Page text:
Roy Hodgson: Diamond In The Rough

David GoreCorrespondent IMay 20, 2009

LONDON, ENGLAND - APRIL 25:  Roy Hodgson the Fulham manager looks on prior to kickoff during the Barclays Premier League match between Fulham and Stoke City at Craven Cottage on April 25, 2009 in London, England.  (Photo by Ryan Pierse/Getty Images)

Over the last decade or so, the debate on English managers has been sparked off by every period of a vacant English hot seat.

In 2000, when Sven-Goran Eriksson was appointed, the public wanted to know where all the great up-and-coming Englishmen were. Six years later, the FA, bowing to media pressure after courting and being turned down by Luiz Felipe Scolari, looked to the "best Englishman for the job," Steve McClaren, whose Middlesbrough side had just been crushed by Sevilla 4-0 in the UEFA Cup Final.

The media, and the public, were crying out for an English manager with European honours and a proven track record to take control of their team. Little did any of them know that there was one waiting in Finland.

In 1976, Roy Hodgson began his first managerial job at Halmstad BK in the Swedish Allsvenskan league. The year before he took over, Halmstad had been left flirting with relegation, only surviving on goal difference.

In his very first season in charge, however, Hodgson took the team tipped to go down and surprised the whole of Sweden by winning the league for the first time in the club's history. He then did it again in 1979.

In 1983 he left after a short period at Bristol City to return to Sweden and manage Orebro SK, who narrowly missed out on promotion to the top flight two years running. From there he joined Malmo FF, and from 1985 to 1990 won five successive league titles, two Swedish Championships, and two Swedish Cups.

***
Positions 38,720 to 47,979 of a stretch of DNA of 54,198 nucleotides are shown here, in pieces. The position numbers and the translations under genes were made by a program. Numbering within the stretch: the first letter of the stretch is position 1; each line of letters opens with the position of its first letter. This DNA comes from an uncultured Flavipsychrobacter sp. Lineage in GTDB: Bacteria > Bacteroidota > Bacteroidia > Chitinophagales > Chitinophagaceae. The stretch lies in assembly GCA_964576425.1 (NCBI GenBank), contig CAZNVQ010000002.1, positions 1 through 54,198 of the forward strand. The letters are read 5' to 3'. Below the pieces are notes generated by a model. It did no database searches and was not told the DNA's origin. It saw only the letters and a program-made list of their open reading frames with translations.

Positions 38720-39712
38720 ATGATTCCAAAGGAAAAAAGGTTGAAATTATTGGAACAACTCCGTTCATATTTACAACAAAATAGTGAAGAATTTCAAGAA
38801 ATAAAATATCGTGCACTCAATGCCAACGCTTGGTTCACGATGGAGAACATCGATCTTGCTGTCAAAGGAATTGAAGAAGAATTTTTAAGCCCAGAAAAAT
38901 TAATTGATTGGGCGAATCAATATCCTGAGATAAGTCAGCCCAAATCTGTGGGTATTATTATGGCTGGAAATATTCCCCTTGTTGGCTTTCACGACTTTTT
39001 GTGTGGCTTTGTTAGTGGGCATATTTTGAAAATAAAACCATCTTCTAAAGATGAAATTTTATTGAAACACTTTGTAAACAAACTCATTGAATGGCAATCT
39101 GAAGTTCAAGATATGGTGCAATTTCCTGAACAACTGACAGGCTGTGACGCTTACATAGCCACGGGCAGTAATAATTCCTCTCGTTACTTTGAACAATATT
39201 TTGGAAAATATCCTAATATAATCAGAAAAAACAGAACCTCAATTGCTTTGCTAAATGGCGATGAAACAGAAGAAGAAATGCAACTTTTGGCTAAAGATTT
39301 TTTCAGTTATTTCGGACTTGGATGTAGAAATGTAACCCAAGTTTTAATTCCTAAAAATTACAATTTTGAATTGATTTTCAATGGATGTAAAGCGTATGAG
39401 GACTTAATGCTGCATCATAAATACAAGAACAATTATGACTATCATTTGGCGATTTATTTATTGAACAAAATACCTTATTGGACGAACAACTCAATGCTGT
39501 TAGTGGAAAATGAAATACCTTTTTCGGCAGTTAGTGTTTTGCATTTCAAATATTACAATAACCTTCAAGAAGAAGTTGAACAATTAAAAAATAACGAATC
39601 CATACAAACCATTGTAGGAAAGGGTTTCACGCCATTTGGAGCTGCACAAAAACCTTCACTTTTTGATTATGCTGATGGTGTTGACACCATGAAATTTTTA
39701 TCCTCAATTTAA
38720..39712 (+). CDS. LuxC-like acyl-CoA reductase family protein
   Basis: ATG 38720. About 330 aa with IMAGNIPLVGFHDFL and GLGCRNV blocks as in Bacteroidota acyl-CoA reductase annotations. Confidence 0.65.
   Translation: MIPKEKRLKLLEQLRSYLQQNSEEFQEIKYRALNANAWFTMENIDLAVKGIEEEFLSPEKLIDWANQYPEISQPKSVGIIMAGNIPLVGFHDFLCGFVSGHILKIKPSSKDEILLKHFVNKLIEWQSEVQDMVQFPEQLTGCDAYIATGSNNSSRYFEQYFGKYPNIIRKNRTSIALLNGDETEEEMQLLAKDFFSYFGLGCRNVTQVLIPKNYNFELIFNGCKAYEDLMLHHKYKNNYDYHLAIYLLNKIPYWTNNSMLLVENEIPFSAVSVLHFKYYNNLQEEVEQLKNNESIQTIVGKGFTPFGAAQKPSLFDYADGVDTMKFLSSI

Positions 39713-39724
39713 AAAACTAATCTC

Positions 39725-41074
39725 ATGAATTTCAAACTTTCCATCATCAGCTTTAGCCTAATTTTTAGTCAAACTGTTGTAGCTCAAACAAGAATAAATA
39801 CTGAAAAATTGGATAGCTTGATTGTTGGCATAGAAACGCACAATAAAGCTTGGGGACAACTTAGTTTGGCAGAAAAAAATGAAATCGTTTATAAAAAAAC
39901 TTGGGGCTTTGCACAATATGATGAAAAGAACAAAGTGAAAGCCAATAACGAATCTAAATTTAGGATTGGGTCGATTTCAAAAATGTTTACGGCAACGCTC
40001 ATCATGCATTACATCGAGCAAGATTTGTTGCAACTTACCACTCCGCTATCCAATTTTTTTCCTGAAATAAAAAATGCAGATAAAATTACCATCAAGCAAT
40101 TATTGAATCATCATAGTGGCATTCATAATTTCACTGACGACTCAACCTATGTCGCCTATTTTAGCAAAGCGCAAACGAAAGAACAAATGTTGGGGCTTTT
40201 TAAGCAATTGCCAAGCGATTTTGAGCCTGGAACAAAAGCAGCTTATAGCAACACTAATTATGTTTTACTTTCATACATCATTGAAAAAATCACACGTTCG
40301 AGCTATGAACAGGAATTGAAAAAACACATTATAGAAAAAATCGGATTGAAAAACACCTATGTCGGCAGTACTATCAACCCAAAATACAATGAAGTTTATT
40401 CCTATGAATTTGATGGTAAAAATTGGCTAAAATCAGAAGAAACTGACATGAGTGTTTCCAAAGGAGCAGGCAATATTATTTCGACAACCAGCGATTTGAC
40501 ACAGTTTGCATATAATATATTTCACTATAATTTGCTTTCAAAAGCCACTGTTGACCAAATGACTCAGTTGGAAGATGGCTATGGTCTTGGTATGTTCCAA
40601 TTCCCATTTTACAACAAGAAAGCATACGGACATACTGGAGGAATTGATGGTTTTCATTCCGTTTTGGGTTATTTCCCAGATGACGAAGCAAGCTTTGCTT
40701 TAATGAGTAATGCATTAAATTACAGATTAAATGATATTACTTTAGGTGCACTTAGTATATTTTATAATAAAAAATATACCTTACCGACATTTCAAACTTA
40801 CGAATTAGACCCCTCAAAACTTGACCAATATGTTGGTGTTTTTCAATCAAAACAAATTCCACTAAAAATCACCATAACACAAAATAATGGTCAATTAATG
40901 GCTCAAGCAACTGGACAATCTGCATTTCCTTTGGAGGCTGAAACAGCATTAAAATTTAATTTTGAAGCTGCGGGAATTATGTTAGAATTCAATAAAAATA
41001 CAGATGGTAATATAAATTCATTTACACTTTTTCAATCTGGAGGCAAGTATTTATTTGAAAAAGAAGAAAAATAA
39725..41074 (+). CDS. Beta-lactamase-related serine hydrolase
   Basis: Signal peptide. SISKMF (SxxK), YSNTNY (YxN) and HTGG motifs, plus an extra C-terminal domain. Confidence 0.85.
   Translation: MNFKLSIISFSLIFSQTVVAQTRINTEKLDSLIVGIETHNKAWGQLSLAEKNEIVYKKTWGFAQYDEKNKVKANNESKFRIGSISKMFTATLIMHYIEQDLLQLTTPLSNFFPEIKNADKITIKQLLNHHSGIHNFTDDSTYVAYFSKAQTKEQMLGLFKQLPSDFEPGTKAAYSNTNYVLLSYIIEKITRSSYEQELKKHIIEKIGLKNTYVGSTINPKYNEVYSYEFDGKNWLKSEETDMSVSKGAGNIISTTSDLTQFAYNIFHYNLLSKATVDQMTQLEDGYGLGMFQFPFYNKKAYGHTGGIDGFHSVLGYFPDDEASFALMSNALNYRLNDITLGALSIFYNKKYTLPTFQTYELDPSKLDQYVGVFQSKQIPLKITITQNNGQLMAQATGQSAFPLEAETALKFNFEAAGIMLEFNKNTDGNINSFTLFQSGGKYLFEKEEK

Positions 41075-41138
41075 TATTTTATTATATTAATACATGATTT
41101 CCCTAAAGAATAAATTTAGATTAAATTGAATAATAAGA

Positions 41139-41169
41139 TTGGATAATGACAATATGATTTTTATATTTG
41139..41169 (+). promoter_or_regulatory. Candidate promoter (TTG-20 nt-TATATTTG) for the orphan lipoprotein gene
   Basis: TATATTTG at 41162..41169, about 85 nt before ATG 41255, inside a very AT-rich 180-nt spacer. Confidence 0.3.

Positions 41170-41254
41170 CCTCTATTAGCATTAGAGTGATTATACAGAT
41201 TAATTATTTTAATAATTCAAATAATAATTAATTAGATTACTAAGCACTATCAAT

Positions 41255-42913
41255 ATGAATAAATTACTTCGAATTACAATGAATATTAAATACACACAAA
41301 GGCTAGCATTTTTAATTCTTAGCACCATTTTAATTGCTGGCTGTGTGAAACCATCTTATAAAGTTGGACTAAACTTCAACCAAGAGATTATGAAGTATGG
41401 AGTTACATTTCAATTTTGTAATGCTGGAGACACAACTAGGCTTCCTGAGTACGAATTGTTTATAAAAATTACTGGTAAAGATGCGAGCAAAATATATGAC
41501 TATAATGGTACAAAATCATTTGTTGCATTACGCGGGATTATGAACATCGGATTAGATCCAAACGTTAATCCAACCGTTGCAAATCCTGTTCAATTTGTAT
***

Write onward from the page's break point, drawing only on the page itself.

When Hodgson took the helm of the Swiss national team in 1992, the country had not qualified for a major tournament since 1960. He led them to qualify for the World Cup in 1994, losing only one game along the road to the tournament (in a group that contained Italy and Portugal) and qualifying for the last 16 as runners-up in a group that included hosts the USA, as well as Colombia. They eventually lost to Spain in the second round.

He then guided Switzerland with ease to Euro '96 in England but left to join Inter Milan once qualification had been secured.

The Inter Milan side he joined was one suffering the worst period in its recent history. In a league dominated by rivals AC Milan, as well as Juventus, Inter had struggled to keep the pace during the 1990s, with an impatient chairman and a difficult set of players. Hodgson worked there for two years, reaching the UEFA Cup Final in 1997, which was lost on penalties to Schalke 04 in what would be the last ever two-leg European final.

Following short spells at Blackburn and Grasshopper Zurich, Hodgson moved to Danish side FC Copenhagen in 2000, where he won the Superliga.

Further international experience followed with the United Arab Emirates and Finland, with the latter narrowly missing out on Euro 2008 qualification, but nevertheless having a very respectable qualification campaign, finishing fourth in their group.

Then, on Dec. 28, 2007, Hodgson took the job at Fulham FC, a team on the brink of relegation. A run of results kept them up in 2008, and this season they currently lie in seventh place in the league, having beaten champions Manchester United along the way.

So essentially, here is an Englishman with a proven international and club record. He was many people's contender for Manager of the Season last year for keeping Fulham up, and this year for their excellent league position.

Maybe now his name will finally come up in the papers when the English national manager debate starts up again.

But then, I'm sure Fulham fans want to see the man from Croydon going nowhere.